Kyoto: where do nukes stand?

30 August 2001

Delegates from 178 countries have reached an agreement over the 1997 Kyoto protocol after four days of tense negotiations in Bonn. Even without the support of the USA, the world’s largest producer of greenhouse gases, it is now likely that Kyoto will come into force next year.

From before it started, the Bonn Conference of the Parties to the UN Framework Convention on Climate Change looked doomed to fail. Japan – whose cooperation was essential for success – was wavering as a result of the US position. But, faced with a united and hard-bargaining European Union, the country was not able to extract the concessions the nuclear industry was hoping for.

Japanese industry and officials from the Ministry of Economy, Trade & Industry have sharply criticised the country’s eleventh-hour agreement to disqualify nuclear from the CDM. The Japanese delegation in Bonn agreed to the compromise in exchange for the use of carbon sinks to meet the bulk of its required reduction of carbon dioxide emissions.

Under the Bonn agreement, nuclear energy projects will not be included in the Clean Development Mechanism (CDM) and Joint Implementation (JI). The CDM allows industrialised countries to claim “carbon credits” for low emission projects in developing countries. Similarly, the JI mechanism covers green investments in transition economies. Japan, Canada and Russia were the main supporters of including nuclear power in these mechanisms.

There is still a possibility that nuclear may get back into the global accord, whereby non-developed countries could build reactors on their own territories and receive carbon credits. No agreement on this issue was reached in Bonn, leaving the decision for the next meeting, to be held in Marrakesh.

Foratom were quick to criticise the “discrimination” against nuclear. Dr Wolf-J Schmidt Küster said that Foratom are “astonished that Europe – which will rely heavily on nuclear electricity for compliance with the Kyoto protocol – is trying to prevent other nations from using this important mitigation technology.” Although countries cannot claim carbon credits by exporting nuclear technology, they can use domestic nuclear energy to cut their own carbon dioxide emissions. The same state of affairs had been reached at the previous meeting held in La Hague last November, but the talks broke down when EU Green ministers refused to compromise on the use of carbon sinks. Under the Bonn compromise, credits are given for changing the way existing forests are managed, so that they absorb extra carbon. Newly planted forests can also gain credits under the CDM.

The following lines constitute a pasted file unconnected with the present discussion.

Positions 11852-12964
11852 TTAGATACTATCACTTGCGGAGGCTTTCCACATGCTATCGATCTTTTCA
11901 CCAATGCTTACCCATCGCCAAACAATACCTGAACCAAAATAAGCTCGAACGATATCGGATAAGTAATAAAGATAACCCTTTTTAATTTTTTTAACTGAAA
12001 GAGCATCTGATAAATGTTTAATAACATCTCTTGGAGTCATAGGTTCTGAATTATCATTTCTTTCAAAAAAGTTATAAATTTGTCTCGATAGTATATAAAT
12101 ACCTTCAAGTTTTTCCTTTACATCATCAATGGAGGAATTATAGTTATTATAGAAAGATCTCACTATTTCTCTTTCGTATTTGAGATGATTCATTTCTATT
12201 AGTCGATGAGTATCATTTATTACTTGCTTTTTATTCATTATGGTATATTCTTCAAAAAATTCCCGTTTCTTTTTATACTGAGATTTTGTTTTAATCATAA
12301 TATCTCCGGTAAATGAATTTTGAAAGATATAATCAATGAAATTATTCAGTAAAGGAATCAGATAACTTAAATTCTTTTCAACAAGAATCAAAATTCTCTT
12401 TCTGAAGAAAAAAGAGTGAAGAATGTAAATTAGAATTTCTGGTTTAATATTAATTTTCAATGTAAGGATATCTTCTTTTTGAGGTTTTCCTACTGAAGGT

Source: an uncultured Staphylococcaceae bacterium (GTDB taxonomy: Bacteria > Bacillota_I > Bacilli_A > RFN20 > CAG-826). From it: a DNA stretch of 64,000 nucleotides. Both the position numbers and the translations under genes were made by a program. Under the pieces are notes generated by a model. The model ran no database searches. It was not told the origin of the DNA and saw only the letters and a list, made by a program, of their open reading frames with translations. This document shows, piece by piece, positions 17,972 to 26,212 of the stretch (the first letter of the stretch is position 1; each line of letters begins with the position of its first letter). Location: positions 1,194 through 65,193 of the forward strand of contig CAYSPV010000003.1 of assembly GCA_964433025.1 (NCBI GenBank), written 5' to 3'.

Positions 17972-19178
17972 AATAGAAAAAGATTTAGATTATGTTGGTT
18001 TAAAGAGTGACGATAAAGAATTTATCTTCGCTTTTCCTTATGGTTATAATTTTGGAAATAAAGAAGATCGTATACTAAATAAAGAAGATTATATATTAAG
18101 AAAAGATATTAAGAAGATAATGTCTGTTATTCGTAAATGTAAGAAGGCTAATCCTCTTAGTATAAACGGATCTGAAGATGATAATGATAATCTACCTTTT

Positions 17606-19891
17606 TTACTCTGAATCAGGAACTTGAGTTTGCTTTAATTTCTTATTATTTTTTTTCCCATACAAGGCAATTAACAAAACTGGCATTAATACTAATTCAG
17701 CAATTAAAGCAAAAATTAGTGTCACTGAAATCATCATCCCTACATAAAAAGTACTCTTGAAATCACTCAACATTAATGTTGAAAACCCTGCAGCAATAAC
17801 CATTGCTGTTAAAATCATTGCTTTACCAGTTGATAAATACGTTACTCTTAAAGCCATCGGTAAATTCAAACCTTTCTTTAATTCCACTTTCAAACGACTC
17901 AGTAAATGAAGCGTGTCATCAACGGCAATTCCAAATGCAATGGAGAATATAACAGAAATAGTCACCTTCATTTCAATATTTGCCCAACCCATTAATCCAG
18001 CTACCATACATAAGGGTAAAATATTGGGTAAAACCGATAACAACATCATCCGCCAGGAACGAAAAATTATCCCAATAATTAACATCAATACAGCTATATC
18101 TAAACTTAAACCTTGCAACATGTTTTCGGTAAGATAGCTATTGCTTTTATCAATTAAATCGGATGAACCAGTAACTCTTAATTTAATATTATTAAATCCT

Despite the failure for nuclear to qualify for carbon credits, the pressure for industrialised nations to cut carbon dioxide emissions is still good news for the industry. But here, also, another unfavourable compromise was reached. Cuts in greenhouse gases by 37 of the world’s most developed countries will now only amount to 1.8% until 2010, down from the original Kyoto target of 5.2%.

Nevertheless, if this is enforced – and increased later on – the developed world may soon find these targets very difficult to achieve without nuclear power.



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